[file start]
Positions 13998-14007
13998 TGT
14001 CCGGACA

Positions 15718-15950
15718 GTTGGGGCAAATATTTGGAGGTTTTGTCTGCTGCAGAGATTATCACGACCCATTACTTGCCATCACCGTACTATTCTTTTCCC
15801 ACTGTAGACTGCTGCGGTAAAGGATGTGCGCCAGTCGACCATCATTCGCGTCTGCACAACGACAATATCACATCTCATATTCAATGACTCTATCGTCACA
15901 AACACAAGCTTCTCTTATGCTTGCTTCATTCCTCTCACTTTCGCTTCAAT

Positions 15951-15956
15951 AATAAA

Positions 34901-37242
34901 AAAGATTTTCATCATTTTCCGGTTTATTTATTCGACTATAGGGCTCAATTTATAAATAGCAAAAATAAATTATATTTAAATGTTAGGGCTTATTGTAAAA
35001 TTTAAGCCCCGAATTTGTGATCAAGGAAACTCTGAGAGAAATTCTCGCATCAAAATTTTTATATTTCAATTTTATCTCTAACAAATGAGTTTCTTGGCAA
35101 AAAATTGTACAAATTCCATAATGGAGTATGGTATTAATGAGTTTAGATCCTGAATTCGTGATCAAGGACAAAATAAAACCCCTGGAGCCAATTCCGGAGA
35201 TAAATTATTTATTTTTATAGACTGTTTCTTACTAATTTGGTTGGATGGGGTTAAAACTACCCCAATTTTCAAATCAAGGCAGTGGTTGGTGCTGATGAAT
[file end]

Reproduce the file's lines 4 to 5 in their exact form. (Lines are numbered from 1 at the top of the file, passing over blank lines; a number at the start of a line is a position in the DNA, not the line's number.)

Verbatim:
Positions 15718-15950
15718 GTTGGGGCAAATATTTGGAGGTTTTGTCTGCTGCAGAGATTATCACGACCCATTACTTGCCATCACCGTACTATTCTTTTCCC